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Cisco sees slowdown in large network deals as stock markets wobble

Erstwhile customers are putting large networking deals on hold in an uncertain financial climate, claims Cisco CEO Chuck Robbins

Cisco claimed the recent turbulence on the financial markets gave larger customers pause for thought before making purchasing decisions.

There were repeated plunges across the world’s major stock markets in the first few weeks of 2016 amid talk of a financial crisis gathering.

“When there’s uncertainty in the market, enterprise customers just basically say, ‘Hey, look, let’s wait, let’s see what’s going to happen,’” explained Cisco CEO Chuck Robbins on an analyst call at the close of Cisco’s second fiscal quarter.

“They may say let’s wait a week, they may say let’s wait a couple of weeks. But when you’re in the last three weeks of your quarter, those kinds of decisions have an impact.

“The campus refresh opportunities that have been actually pretty consistent for us over the last few quarters, we saw customers say, ‘Hey, our infrastructure is working, so we’re going to just hold on that for some period of time and let’s see where things go.’”

Second quarter revenues at IT industry bellwether Cisco were flat year-on-year at $11.9bn (£8.22bn), including the customer premise equipment portion of its service provider video business that it sold in November 2015, but grew 2% on the quarter the year before, excluding that figure.

Net profit, meanwhile, rose by a third compared to this time the year before, hitting $3.9bn. As a result, Cisco CFO Kelly Kramer declared a 24%, or five cent, increase in Cisco’s dividend.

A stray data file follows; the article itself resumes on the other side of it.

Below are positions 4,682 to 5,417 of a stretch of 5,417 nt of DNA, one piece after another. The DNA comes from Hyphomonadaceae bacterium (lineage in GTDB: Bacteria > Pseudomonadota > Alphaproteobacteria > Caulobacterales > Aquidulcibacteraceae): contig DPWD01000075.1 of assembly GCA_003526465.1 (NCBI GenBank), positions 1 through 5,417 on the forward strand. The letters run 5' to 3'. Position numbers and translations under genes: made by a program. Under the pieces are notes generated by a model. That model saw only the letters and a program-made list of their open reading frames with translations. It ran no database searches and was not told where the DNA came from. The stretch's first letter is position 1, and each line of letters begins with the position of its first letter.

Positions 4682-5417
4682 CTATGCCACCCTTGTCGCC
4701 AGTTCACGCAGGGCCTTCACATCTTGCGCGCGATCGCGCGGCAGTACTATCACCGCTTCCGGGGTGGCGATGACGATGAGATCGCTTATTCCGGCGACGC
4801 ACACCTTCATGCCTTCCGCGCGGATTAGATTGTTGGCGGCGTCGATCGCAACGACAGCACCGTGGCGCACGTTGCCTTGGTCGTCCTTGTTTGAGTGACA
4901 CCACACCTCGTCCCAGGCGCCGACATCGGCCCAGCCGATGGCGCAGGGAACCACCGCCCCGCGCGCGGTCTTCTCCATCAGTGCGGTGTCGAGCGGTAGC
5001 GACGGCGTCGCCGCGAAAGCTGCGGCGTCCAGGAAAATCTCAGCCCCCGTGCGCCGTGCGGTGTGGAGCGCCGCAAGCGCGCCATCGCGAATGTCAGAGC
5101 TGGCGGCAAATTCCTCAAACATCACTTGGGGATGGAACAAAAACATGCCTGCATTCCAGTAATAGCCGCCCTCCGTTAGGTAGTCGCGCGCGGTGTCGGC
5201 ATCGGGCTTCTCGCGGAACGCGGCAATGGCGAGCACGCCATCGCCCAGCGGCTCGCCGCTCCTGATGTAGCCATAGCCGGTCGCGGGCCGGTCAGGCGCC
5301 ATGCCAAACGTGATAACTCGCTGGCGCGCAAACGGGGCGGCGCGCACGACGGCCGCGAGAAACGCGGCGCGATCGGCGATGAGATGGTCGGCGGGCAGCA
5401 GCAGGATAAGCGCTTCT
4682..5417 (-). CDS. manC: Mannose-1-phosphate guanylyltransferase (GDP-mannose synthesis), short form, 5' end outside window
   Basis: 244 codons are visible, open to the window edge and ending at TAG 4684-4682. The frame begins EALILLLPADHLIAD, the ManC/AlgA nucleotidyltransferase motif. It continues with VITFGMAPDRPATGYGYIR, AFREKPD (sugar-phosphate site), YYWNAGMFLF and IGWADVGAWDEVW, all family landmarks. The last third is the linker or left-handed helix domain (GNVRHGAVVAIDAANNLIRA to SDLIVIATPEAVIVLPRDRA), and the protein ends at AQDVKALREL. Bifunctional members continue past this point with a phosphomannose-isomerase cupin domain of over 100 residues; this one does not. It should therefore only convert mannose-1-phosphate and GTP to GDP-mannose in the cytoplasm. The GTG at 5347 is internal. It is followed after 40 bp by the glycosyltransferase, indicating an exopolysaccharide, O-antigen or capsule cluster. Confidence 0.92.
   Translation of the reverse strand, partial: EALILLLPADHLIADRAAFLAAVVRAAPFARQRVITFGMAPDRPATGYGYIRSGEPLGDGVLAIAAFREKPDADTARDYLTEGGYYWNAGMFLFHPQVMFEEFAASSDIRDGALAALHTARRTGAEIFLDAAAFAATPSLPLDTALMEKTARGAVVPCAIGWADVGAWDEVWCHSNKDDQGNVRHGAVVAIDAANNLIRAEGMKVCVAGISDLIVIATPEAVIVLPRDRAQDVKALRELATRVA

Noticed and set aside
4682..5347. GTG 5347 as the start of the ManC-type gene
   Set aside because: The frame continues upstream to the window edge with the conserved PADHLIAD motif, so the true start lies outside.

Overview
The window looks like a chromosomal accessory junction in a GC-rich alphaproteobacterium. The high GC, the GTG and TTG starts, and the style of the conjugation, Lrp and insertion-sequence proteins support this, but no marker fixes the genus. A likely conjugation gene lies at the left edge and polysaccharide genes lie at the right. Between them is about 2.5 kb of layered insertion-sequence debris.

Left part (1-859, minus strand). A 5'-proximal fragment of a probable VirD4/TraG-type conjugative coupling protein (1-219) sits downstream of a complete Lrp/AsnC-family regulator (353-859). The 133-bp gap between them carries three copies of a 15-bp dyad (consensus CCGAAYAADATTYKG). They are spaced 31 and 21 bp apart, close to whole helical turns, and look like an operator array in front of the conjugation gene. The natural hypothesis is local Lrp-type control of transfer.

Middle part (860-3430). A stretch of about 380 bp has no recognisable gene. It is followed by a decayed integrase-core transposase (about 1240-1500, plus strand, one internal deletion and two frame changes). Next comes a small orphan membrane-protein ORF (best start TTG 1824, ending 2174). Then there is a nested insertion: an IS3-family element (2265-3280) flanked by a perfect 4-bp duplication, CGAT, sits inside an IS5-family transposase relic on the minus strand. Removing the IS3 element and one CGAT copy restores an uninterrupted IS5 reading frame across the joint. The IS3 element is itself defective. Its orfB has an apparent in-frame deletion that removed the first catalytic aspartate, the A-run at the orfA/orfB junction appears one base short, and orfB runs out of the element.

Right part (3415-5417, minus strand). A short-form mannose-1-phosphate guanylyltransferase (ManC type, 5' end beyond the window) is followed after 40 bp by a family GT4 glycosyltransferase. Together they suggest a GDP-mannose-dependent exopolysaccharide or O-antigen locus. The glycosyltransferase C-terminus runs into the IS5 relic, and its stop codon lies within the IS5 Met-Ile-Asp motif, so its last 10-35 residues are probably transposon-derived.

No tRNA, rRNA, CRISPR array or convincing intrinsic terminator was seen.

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Plans paying off, says CEO

Robbins said that, since taking the CEO role from John Chambers six months ago, he had focused largely on accelerating Cisco’s “innovation engine” and “portfolio transformation”, and said this was now paying off.

The company's software-defined Application Centric Infrastructure (ACI) datacentre platform performed particularly well, he said, growing to a $2bn run rate business.

Meanwhile security, said Robbins, remained a critical priority – Cisco is busily migrating its security model from a hardware to a software-as-a-service business, and this unit saw deferred revenue growth of 26% during the quarter.

Its cloud SaaS lines, notably WebEx, Meraki Cloud Networking and security also saw double-digit growth in Q2, with more of Cisco’s portfolio being delivered in hybrid on-premise and cloud-based models.

Robbins also elaborated a little on Cisco’s purchase of internet of things (IoT) specialist Jasper, and said the supplier wanted to play a strategic role in the IoT.

“We will enable our customers to monetise the data from the billions of sensors and connections with the security, speed and reliability they have come to expect from Cisco,” he said.

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